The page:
HO: I lived in Montreal through both. The first one I was very little and I thought that there was a parade happening every day. I was mostly concerned with how to keep my toy poodle from chewing off the heads of my Smurfs. The second referendum, I do remember well. Everyone in the city was hysterical debating the merits of staying or going. And there started to be all these dire warnings from the Canadian government, like our money wouldn’t be good anymore and we’d all end up unemployed. I sort of found the forecasts of doom delightful and funny, probably because I was 20 years old and a pauper. How much worse could things get for me? I owned one pair of tights with holes in them and moved every three months. And in my heart, I never believed that Quebec would actually leave Canada.
ATPT: The whole Tremblay family is such a unique set of characters. Are they in any way based on people you’ve met in real life, or are they completely fictional?
HO: I suppose all characters are a little bit of both. Usually when I write a novel, I’ll start with a character. And then I look around and start collecting things that help me get a better sense of the character, until they sort of become fully formed. It’s almost like I have a big witch’s cauldron and I’ll throw in a song, a photograph of a biker, a pinned butterfly, a postcard from Florida, an article about a soldier, a conversation from the city bus, a few incomprehensible magic spells and then I go to sleep and wake up with a character.
ATPT: Both of your books so far have been based in Montreal. Do you have any intentions of writing about other areas or do you want to stick exclusively to Quebec?
HO: Not exclusively. I’m going to leave. I’m going to cross the Jacques Cartier Bridge and get off this island and write about some new places. Yes!
ATPT: What are some of your favorite books you’ve read this year?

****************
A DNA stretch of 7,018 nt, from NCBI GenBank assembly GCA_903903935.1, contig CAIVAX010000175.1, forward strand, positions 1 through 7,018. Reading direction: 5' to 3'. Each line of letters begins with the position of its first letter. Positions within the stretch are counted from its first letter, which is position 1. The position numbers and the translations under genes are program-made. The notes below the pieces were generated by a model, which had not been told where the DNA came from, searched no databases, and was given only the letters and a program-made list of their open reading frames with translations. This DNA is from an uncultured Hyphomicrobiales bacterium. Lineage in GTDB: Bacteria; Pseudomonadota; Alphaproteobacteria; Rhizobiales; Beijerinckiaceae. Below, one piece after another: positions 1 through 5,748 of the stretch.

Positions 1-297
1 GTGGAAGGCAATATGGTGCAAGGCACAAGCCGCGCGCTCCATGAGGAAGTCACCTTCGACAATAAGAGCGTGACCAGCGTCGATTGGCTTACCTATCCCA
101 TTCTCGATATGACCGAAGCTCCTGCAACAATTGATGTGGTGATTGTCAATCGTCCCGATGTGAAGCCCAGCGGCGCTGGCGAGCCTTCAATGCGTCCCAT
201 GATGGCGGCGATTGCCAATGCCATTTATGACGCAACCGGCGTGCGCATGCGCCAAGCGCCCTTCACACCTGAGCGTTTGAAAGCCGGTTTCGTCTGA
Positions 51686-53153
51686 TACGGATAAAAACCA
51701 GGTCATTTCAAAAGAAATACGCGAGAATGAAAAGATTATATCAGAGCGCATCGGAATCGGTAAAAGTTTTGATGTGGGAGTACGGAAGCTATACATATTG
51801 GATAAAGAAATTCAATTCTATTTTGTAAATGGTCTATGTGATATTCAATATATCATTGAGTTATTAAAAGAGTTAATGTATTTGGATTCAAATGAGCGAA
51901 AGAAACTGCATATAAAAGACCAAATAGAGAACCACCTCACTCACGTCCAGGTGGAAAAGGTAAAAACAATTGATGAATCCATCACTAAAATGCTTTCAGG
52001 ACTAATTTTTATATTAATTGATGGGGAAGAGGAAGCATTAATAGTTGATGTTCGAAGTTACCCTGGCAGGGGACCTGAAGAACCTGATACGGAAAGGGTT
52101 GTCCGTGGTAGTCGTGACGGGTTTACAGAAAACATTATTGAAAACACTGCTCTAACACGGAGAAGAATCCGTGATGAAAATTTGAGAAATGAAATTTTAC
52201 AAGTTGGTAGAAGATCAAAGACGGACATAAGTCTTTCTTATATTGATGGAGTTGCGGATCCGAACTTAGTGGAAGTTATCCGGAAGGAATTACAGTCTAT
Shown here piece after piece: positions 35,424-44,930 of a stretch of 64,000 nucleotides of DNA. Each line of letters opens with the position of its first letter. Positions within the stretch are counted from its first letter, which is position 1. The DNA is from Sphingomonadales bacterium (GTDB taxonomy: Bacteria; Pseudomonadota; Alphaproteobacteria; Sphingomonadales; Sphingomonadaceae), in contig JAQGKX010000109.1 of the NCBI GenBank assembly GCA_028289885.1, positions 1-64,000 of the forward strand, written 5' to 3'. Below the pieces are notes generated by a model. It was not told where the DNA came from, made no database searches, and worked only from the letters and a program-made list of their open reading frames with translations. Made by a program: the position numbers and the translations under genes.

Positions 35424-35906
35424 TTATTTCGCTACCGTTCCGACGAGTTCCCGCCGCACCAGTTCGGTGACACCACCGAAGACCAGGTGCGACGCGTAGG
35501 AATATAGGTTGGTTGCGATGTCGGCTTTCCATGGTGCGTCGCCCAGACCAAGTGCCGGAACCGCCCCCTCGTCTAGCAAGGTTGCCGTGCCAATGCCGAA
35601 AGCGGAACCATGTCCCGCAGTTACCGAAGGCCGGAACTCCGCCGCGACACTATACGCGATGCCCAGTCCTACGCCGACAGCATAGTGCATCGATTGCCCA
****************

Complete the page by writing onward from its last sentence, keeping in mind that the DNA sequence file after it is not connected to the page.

HO: A Girl is a Half-formed Thing, Green Girl, White Girls. Basically anything with Girl in the title. It’s like when you break up with someone and then start dating someone else who looks a little like them, but has nothing else in common.
ATPT: Are you currently working on any other writing projects?
HO: I just finished a book of short stories called Dear Piglet which will be coming out in 2015. And now I’m working on a new novel. I’m always writing essays too.
ATPT: What do you find is the hardest part of the writing process for you? Would you like to pass any message to your loyal readers?
HO: I think the hardest part is sticking to and finishing particular projects. I always want to take everything that I write and throw it in the garbage. I mean this is a healthy part of the artistic process, right? You do have to be savage about throwing out pieces and stories that aren’t working. But I take it to an extreme. I might as well have a shredder next to my desk and put each sheet of paper in once I’m done. I’m getting past that though. I hope. I just tell myself, everything is flawed and unfinished. And I feel better about the world accepting that.
To my readers: Thank you for reading! Readers are as much a part of the creative process of bringing a book into the world as a writer is. Every time a person reads one of my books, a new version of it exists in the world. I love that. You my readers are also my great collaborators, in what is, otherwise, a very lonely profession.
You can follow Heather on Twitter here.